The reason for this question is so you can discover whether the broker will closely guide you through what is a complicated and stressful process – or expect you to figure it out for yourself.

  1. How quickly will you respond to my messages?

If a problem arises during the loan application process, you’ll want your broker to respond quickly – hence this question.

Again, demand a specific answer – “Within three hours”, say, rather than “Quickly”.

  1. What happens if you don’t respond to my messages within that timeframe?

This is a logical follow-up question. Again, insist on a specific reply.

And once you’ve received answers to questions #6 and #7, ask if the broker would be willing to put both claims in writing. That will indicate how seriously those claims should be taken.

How to find a mortgage broker

There are two types of mortgage broker in Australia. The first kind are affiliated with franchise groups, such as Aussie, Loan Market, Mortgage Choice, Smartline and Yellow Brick Road. The second kind work as solo operators or as employees of finance companies. Regardless, they’re all bound by the same regulations. Brokers generally belong to one of two big industry associations. Click here to find a broker who is part of the Mortgage & Finance Association of Australia or click here to find a broker who is part of the Finance Brokers Association of Australia.

Finally, ask them about lenders and loans 

  1. How many lenders are on your panel? And who are they?

You probably know that mortgage brokers organise loans through a variety of lenders. But what you might not realise is that different brokers work with different lenders – and that brokers can’t work with a particular institution unless they’ve received accreditation from that institution.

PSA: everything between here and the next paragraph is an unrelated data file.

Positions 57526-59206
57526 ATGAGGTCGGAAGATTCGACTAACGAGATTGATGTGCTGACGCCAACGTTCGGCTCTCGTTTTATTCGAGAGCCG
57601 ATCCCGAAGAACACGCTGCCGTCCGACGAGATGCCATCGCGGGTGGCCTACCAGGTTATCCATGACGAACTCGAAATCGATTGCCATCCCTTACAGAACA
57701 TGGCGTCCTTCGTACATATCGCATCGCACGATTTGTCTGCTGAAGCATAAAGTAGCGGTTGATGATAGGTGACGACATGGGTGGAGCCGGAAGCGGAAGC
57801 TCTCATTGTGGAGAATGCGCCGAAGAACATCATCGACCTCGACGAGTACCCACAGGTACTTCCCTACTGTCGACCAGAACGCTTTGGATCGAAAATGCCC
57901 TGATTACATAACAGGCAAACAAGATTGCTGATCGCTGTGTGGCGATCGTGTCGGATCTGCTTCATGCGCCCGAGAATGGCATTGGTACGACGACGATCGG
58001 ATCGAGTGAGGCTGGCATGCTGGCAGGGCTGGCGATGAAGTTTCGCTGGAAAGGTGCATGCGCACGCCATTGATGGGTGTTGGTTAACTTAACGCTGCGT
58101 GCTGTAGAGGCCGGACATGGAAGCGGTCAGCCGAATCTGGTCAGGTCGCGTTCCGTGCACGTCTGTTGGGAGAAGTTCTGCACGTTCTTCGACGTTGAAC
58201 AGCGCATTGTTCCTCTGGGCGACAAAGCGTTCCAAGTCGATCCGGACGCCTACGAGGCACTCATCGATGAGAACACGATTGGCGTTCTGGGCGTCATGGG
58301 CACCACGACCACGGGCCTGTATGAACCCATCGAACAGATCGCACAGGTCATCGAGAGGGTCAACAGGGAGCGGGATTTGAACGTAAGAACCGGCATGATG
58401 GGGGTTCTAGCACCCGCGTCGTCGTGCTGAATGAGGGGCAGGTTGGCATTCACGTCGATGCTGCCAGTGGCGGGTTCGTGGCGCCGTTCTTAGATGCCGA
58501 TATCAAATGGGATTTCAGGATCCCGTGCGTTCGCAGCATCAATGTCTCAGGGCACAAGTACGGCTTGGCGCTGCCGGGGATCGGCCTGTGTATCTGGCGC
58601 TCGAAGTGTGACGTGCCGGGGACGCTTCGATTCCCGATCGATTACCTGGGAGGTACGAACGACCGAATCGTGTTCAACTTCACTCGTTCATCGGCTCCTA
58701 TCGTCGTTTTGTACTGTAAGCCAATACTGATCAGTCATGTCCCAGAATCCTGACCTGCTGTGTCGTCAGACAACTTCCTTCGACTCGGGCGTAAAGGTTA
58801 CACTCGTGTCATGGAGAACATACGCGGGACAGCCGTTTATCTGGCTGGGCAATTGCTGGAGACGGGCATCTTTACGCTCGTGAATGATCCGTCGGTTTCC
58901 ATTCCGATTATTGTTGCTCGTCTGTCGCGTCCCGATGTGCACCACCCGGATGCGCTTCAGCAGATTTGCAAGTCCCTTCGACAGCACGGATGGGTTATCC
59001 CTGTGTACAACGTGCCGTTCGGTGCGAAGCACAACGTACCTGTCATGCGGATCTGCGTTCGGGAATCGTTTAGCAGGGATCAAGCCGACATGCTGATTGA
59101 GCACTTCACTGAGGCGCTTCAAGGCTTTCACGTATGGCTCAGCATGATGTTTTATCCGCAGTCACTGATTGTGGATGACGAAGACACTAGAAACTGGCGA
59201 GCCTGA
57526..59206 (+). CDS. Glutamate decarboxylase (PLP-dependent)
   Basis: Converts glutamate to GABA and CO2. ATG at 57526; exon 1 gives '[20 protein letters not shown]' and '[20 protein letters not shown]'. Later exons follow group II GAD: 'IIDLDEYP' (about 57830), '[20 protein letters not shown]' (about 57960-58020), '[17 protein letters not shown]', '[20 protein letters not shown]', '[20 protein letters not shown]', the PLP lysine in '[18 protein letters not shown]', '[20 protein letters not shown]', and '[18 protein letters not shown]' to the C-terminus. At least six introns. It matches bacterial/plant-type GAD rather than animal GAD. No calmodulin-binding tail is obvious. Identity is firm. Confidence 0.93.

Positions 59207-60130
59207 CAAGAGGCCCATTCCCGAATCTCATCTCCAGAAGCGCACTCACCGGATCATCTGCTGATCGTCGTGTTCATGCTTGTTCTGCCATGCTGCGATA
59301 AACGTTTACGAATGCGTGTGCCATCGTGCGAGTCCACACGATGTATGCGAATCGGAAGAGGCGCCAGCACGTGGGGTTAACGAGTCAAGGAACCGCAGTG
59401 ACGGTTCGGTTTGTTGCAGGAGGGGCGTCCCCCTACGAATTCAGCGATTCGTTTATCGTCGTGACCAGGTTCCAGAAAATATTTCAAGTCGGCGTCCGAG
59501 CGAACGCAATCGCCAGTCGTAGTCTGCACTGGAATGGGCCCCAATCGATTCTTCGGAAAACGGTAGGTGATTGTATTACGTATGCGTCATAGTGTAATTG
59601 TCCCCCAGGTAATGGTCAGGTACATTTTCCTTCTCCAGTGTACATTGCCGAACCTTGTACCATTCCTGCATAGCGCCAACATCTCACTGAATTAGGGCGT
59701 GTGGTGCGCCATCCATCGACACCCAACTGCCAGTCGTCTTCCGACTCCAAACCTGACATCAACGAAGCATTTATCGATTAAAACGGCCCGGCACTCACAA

That’s why you want to discover which lenders the broker works with. Brokers generally have between 10 and 30 lenders on their panel; some might have as many as 40. Bear in mind, though, that there are about 150 home loan lenders in Australia, so even brokers with big panels will be accredited with just a minority of lenders.

  1. Why did you choose those particular loans?

Assuming you do engage the services of a particular broker, the time will come when that broker presents you with several home loan recommendations. Naturally, you should then ask the broker to justify their selection.

The broker should then explain why those mortgage loans are best suited to your unique circumstances. The explanation might touch on several things:

  • Interest rate (e.g. 4.50 per cent)
  • Interest rate type (variable or fixed)
  • Interest rate structure (principal and interest or interest-only)
  • Loan features (e.g. offset account, redraw facility, extra repayments)
  • Loan fees (e.g. upfront fees, monthly fees, discharge fees)
  • Loan-to-value ratio, or LVR (which might influence whether you have to pay lender’s mortgage insurance, or LMI)
  1. What are the pros and cons of each loan?

Now that the broker has presented you with a shortlist of home loans, you’ll need to choose your favourite. First, though, ask question #10. That way, you’ll be making the most informed decision.

 

What are the pros and cons of using a mortgage broker?

Pros
  • Brokers work with a range of lenders
  • They negotiate with lenders on your behalf
  • They get paid by the lender not by you
Cons
  • Brokers work with only a minority of lenders
  • It’s in their interests to stay friendly with lenders
  • They might force through a loan to earn a commission